Many people will do infrared sauna treatments at a health club, spa, or doctor’s office, while others will purchase and build one in their home. If you decide to give an infrared sauna a try, it’s important to know that they don’t come with universal instructions.

There are guidelines you can follow, but ultimately, how you choose to use an infrared sauna is up to you. Here are some tips to get you started.

  • Drink water. Make sure you’re hydrated before going into an infrared sauna. Drink a glass of water before your session. You can also bring water into the sauna, especially if you’re sensitive to higher heats.
  • Choose the temperature. The average temperature for an infrared sauna ranges from 100˚F to 150˚F, with beginners starting at the lower end and more experienced users at the higher end. If this is your first time, start with 100˚F. You may want to stay at this temperature for a few sessions. You can always increase the temperature each session until you reach 150˚F.
  • Length of time. For first-time users, start with 10 to 15 minutes. You can add time each session until you reach the suggested time of 20 to 30 minutes. Saunas come with a timer, so make sure to set it. You don’t want to stay in there too long and risk becoming dehydrated.
  • Clothing. How you dress is your choice. Some people will wear bathing suits, while others prefer to go in naked.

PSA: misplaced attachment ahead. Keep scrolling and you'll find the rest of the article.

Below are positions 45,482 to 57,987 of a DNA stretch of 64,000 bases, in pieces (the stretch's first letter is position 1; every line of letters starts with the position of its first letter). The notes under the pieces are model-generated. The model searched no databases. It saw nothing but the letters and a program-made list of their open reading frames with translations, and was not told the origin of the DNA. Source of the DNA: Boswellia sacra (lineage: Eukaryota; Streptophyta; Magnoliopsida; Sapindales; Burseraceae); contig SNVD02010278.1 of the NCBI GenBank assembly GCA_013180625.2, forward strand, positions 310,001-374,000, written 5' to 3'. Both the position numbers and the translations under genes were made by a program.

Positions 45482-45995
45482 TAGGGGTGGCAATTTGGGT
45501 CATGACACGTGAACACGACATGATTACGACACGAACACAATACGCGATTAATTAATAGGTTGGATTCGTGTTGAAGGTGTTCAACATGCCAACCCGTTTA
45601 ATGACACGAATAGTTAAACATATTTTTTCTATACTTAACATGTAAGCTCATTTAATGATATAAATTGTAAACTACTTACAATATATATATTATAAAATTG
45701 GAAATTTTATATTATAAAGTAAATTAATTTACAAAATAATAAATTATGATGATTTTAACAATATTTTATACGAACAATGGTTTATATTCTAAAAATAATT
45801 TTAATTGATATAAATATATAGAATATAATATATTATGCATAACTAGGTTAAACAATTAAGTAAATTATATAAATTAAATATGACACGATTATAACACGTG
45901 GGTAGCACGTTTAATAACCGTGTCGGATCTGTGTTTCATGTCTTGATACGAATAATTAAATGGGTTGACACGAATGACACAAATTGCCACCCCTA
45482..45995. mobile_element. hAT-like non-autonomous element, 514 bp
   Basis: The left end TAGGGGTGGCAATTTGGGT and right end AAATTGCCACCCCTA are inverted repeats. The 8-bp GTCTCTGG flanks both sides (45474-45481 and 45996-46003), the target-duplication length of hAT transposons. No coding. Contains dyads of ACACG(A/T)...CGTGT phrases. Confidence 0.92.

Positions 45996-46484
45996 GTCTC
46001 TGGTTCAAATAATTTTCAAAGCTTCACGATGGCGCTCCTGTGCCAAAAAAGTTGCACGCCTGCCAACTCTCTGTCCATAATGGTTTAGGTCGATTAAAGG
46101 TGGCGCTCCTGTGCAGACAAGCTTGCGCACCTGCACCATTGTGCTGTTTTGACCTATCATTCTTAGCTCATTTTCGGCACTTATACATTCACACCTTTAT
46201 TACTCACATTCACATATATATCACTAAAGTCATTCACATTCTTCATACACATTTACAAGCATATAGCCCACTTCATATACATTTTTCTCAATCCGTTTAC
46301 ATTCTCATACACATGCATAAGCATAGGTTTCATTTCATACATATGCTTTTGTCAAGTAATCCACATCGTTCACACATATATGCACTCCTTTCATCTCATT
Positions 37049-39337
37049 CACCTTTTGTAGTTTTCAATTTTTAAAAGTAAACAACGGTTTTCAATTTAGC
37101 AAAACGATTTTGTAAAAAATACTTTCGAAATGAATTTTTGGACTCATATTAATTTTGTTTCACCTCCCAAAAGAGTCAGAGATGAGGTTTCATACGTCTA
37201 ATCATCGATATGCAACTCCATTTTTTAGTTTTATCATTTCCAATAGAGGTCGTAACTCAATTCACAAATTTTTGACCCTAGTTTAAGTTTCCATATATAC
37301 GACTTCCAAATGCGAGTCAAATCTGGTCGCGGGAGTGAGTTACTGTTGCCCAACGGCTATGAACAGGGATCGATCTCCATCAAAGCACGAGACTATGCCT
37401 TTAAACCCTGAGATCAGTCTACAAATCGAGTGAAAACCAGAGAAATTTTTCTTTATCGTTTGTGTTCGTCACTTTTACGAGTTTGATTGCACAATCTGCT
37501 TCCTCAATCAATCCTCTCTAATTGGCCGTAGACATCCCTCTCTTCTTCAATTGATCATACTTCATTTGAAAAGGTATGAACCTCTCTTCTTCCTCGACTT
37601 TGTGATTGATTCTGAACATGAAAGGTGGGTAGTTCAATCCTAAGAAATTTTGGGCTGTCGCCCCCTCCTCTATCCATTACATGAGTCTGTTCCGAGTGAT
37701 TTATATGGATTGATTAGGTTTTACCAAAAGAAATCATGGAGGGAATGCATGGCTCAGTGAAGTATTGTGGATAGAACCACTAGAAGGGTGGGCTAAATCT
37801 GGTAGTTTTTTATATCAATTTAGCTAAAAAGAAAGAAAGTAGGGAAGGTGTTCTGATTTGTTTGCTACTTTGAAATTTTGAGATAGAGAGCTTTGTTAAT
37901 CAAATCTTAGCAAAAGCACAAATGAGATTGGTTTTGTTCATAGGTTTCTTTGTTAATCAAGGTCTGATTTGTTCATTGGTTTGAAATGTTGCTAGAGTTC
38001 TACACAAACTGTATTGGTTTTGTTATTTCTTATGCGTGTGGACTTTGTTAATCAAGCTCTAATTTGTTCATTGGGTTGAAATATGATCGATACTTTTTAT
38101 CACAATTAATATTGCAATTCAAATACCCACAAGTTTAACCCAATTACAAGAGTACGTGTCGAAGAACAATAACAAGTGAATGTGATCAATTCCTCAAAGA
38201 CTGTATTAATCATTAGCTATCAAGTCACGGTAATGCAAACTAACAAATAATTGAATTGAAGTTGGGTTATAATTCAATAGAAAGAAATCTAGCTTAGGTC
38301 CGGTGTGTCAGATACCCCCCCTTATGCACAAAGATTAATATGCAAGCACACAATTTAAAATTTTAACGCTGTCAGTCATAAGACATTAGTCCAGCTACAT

• What you can do while in the sauna. Relax, read, meditate, listen to music, or visit with friends. Just don’t go to sleep.
  • After the session is over, when your session is done, it’s suggested that you take your time and let your body cool down. Once cooled down, feel free to take a shower or bath. Just make sure you are drinking plenty of water.
  • A number of sessions per week. Most facilities that offer infrared sauna treatments recommend using the sauna three to four days per week. If you are healthy and tolerate the four days, you can use the sauna daily.

An infrared sauna is a type of sauna that uses light to create heat. This type of sauna is sometimes called a far-infrared sauna — “far” describes where the infrared waves fall on the light spectrum. A traditional sauna uses heat to warm the air, which in turn warms your body. An infrared sauna heats your body directly without warming the air around you.

The appeal of saunas, in general, is that they cause reactions similar to those elicited by moderate exercises, such as vigorous sweating and increased heart rate. An infrared sauna produces these results at lower temperatures than does a regular sauna, which makes it accessible to people who can’t tolerate the heat of a conventional sauna. But does that translate into tangible health benefits? Perhaps.

Several studies have looked at using infrared saunas in the treatment of chronic health problems, such as high blood pressure, congestive heart failure, dementia and Alzheimer’s disease, headache, type 2 diabetes and rheumatoid arthritis, and found some evidence of benefit. However, larger and more-rigorous studies are needed to confirm these results. Some of these studies were also performed with patients using the traditional sauna.

On the other hand, no adverse effects have been reported with infrared saunas. So if you’re considering trying a sauna for relaxation, an infrared sauna might be an option.

Infrared saunas offer one of the most relaxing ways to break a sweat. Unlike traditional steam or stone saunas or even sauna blankets for that matter, infrared treatments are comfortable from start to finish and are less likely to make you feel faint or short of breath. What’s more, they lend you that flushed, fresh-from-the-steam-room glow that we all strive for.